Irrespective of what a client tells me about their business, I develop an independent view of the landscape with the goal of unearthing foundational limits. For example, if the core of a client’s financial business (say) is essentially aggregating data, then I will explore the limits of aggregation if we apply any amount of computation. Are these limits informational, process, speed, or something else? Then I explore these limits as modulated by computation and interpret the possibilities for the business. Repeating this over a range of core business processes, I construct a digital landscape of the future of the business.

4. Develop a product design framework

Via a process akin to design-driven innovation, I frame your industry category in terms of its product futures. Design-driven innovation is not a product development methodology, like “lean” (which is overrated anyhow). It is an attempt to unveil the actual meaning of a product in the mind of the market. For example, perhaps a financial loan product is really an “insurance policy” in the mind of its users. In which case, the “insurance qualities” of that product might become its design-driven purpose. This might entail looking more broadly at the theme of “insurance” (as a set of user mental states) and seeing how it might be re-imagined via the use of computational technologies. This approach typically reveals a set of possible product strategies.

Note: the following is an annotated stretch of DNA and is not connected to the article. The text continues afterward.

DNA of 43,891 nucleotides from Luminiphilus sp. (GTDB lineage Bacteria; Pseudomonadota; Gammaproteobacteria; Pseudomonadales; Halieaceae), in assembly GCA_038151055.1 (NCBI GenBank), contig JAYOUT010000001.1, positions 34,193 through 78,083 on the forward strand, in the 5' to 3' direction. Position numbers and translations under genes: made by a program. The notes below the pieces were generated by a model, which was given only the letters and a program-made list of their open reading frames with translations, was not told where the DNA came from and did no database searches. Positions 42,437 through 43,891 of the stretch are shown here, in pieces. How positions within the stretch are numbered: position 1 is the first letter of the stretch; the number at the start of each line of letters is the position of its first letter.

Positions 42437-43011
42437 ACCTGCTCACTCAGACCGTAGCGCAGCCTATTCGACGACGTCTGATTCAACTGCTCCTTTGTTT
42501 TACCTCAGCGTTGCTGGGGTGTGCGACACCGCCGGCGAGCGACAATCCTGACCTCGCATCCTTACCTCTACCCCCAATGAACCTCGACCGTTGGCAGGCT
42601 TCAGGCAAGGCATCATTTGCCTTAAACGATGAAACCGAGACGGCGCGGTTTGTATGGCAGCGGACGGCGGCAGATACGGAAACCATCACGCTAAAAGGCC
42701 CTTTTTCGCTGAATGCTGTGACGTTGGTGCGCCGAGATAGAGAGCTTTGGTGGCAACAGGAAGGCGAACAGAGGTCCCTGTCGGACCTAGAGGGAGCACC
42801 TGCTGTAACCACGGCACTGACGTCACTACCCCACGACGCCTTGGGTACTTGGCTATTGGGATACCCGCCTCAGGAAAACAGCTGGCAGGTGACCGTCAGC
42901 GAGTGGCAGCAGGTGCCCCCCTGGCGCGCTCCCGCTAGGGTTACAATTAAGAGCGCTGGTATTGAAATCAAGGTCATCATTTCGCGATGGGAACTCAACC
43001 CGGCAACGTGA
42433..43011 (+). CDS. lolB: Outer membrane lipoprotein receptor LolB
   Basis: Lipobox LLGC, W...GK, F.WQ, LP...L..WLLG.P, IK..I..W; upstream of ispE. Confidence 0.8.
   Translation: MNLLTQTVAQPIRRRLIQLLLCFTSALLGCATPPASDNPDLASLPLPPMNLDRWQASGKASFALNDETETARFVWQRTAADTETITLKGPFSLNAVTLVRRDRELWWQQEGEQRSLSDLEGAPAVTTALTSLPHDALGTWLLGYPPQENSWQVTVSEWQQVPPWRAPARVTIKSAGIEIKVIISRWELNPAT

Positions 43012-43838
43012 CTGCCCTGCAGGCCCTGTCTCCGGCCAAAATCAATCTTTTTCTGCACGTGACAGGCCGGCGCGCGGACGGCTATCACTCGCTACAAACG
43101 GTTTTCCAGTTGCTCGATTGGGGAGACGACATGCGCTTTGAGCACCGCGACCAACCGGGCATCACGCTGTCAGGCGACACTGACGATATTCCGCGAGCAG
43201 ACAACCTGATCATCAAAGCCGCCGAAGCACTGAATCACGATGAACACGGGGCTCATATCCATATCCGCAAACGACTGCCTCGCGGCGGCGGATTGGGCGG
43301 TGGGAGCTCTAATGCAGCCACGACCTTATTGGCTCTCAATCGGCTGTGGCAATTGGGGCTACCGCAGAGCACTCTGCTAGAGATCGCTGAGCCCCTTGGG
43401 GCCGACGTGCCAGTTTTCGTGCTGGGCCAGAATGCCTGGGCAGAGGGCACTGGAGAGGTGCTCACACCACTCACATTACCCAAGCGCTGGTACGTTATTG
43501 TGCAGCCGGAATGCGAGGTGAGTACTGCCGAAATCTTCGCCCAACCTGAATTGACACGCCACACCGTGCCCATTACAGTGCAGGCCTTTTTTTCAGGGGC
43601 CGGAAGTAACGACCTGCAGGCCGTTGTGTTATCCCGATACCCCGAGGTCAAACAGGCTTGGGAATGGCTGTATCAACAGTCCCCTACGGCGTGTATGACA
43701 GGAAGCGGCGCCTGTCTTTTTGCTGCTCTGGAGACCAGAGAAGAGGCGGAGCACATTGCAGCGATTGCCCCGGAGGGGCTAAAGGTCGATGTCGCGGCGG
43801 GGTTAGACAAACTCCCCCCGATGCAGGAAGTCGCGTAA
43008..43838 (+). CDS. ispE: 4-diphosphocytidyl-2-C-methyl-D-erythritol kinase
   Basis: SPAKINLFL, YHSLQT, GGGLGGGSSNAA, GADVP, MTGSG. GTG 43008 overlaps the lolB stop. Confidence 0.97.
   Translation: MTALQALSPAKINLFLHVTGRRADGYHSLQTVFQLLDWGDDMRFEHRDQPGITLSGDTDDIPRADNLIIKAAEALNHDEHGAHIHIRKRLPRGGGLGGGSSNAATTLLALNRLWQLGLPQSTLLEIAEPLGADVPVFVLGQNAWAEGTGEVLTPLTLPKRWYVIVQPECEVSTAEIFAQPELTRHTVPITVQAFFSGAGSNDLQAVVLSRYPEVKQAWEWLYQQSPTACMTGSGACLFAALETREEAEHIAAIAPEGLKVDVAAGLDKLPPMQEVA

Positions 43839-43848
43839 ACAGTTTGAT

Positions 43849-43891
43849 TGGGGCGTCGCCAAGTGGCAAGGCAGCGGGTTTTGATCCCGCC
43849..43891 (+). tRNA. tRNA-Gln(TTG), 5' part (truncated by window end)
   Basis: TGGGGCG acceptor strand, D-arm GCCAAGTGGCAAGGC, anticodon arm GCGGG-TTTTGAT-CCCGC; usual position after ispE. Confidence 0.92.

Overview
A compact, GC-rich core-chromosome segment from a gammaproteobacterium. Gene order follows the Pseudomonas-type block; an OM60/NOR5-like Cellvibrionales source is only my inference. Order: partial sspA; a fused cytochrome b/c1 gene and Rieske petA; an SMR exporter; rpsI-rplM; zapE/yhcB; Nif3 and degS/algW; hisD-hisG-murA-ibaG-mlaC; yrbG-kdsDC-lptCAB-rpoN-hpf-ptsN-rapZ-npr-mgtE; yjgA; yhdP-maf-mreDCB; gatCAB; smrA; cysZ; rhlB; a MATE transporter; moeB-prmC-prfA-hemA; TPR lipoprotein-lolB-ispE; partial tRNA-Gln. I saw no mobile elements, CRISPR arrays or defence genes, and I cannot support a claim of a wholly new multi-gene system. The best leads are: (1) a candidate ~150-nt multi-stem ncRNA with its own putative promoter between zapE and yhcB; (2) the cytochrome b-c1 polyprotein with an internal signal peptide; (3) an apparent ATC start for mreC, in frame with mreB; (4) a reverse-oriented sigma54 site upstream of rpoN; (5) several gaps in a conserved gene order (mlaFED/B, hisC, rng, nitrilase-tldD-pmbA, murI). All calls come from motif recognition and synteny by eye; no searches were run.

5. Synthesis of strategy

Finally, I synthesize the digital landscape and product strategy framework in order to describe a set of digitally-native strategic futures. To be clear, I seldom make strong recommendations at this point as it causes a bias in the process. Rather, I aim to expose a set of proposals via what I call “pillars of change”. These are themes around which an actual strategy might be constructed. It is not my place to state a strategy, but rather to suggest what it could be via “digitally emergent” ways of operating.

Virtual Chief-Scientist "in Residence"

Besides hands-on consulting, I can provide more ad-hoc “virtual” Chief Scientist expertise to executive teams via video conferencing and occasional in-person visits.

I can interpret the meaning of cognitive technologies, like AI, for your business and also act as a “hype filter.”

Hiring a full-time Chief Scientist is probably a little radical whereas leveraging a virtual “Chief Scientist in Residence” is a lot more affordable.

As one client put it: “Paul is our tech guardian angel”.

About Me: Intrapreneur